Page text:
Sadly the HTC Radar's WCDMA chipset only supports dual band frequencies - significantly impacting the phone's ability to roam the various 3G networks worldwide. At least it supports HSPA+ download speeds of up to 14.4Mbps. Like most modern smartphones, the HTC Radar has Wireless LAN, Bluetooth and A-GPS built-in. The single microUSB port takes care of syncing and charging, but like other Windows Phone 7 devices you won't be finding any form of HDMI-out features here.

With a unibody design, the HTC Radar owners will be getting a real treat. Not only is the HTC Radar stylish, the main chassis is made of a single piece of metal. So not only are you getting style for your money, but also build quality and durability - something unheard of for a smartphone at this price point. There are pieces of plastic to be found, but these are placed over the wireless antennas ensuring that the reception isn't hindered as it would if they were placed under metallic materials. The two-step camera shutter button is made of metal and offers better tactile feedback compared to Nokia's current Lumia offerings, including the more expensive Lumia 800, and definitely the poorly made 710.

The design of the HTC Radar bears all the hallmark of a typical HTC device, that it is stylish but also forgettable. It's an understated smartphone, something that you wouldn't mind being seen with one, but also is also conservative enough for those who prefer something that isn't attention seeking. Overall, the Radar is extremely well built, with only the SIM card door exhibiting some imperfections and even then it is only a minor issue.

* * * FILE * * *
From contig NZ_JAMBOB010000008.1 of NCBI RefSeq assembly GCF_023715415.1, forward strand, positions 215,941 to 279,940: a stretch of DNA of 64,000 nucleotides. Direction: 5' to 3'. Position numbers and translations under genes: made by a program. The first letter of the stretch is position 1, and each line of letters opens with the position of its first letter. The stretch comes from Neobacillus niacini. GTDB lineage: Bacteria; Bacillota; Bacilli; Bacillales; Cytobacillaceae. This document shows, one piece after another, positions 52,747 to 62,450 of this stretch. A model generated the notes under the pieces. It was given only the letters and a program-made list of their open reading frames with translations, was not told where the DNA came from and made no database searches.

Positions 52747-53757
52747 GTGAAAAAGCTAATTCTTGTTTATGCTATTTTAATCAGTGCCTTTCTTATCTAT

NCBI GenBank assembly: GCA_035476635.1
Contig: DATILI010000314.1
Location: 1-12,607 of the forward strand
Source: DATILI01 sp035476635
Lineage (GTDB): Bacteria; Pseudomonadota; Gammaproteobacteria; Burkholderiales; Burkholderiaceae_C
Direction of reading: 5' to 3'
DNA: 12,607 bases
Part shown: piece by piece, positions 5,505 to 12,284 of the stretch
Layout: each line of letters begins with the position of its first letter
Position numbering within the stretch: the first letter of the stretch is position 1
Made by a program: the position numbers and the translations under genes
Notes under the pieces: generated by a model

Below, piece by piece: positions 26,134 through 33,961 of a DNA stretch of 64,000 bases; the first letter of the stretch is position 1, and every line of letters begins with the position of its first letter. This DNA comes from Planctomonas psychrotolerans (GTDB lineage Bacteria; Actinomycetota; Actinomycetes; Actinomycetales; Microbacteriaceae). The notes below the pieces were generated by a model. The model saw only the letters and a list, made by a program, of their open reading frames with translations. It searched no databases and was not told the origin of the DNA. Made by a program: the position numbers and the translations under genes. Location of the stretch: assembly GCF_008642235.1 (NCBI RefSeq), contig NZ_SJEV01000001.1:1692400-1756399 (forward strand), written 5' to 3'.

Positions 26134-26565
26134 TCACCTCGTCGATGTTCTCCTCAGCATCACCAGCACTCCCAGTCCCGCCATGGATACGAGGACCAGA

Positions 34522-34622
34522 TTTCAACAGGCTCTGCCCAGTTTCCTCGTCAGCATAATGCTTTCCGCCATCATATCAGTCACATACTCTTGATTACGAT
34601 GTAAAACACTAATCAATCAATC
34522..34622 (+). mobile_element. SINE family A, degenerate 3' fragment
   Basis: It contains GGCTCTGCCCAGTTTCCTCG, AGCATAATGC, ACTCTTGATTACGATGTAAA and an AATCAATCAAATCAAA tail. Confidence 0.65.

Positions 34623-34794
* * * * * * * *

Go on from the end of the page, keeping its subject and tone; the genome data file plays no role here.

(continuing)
None removable battery, but at least it accepts normal sized sim cards
Despite having a none-removable battery, the battery is rated at a capacity of 1520mAh, a little bit higher than the one found on the Lumia 800. Thanks to the lower clocked processor and more power efficient S-LCD, the Radar was able to last longer out in the field particularly with web browsing. The Lumia 800's AMOLED display simple could not cope with displaying websites with pre-dominantly white background, something that the HTC Radar simply laughs through. Having said that you do sacrifice the amazing contrast ratio that only an AMOLED display can provide, but life is all about trade offs.

On the back you will find a single 5MP camera with single LED flash. The back-illuminated sensor (similar to the technology found on the Sony Xperia S plus modern high-end compact cameras) coupled with the f/2.2 equivalent lens meant that the HTC Radar, in theory at least, is a well capable low light shooter. The 22mm wide angle lens also ensures you can get more of your subject. As with all Windows Phone 7 devices, the Radar can shoot 720p HD videos with continues auto focus. There is a front camera for video calling, but its use is currently only limited to a very small select number of third party apps.